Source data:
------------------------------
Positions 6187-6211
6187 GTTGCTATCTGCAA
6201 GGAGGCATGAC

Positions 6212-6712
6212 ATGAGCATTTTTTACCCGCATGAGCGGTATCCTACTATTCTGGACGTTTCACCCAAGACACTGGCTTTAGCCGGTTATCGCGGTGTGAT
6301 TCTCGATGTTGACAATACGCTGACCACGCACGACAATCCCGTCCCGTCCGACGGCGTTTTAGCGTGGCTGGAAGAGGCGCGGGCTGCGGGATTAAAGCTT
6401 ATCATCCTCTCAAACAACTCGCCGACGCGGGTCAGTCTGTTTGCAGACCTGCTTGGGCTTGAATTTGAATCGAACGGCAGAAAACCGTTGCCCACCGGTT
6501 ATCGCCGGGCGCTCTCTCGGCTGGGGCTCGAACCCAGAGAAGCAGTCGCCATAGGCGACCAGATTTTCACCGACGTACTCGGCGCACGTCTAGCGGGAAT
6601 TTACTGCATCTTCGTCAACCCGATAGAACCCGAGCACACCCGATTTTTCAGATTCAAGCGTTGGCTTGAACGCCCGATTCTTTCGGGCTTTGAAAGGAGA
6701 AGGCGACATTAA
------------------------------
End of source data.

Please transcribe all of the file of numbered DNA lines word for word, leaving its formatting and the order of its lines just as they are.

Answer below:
Positions 6187-6211
6187 GTTGCTATCTGCAA
6201 GGAGGCATGAC

Positions 6212-6712
6212 ATGAGCATTTTTTACCCGCATGAGCGGTATCCTACTATTCTGGACGTTTCACCCAAGACACTGGCTTTAGCCGGTTATCGCGGTGTGAT
6301 TCTCGATGTTGACAATACGCTGACCACGCACGACAATCCCGTCCCGTCCGACGGCGTTTTAGCGTGGCTGGAAGAGGCGCGGGCTGCGGGATTAAAGCTT
6401 ATCATCCTCTCAAACAACTCGCCGACGCGGGTCAGTCTGTTTGCAGACCTGCTTGGGCTTGAATTTGAATCGAACGGCAGAAAACCGTTGCCCACCGGTT
6501 ATCGCCGGGCGCTCTCTCGGCTGGGGCTCGAACCCAGAGAAGCAGTCGCCATAGGCGACCAGATTTTCACCGACGTACTCGGCGCACGTCTAGCGGGAAT
6601 TTACTGCATCTTCGTCAACCCGATAGAACCCGAGCACACCCGATTTTTCAGATTCAAGCGTTGGCTTGAACGCCCGATTCTTTCGGGCTTTGAAAGGAGA
6701 AGGCGACATTAA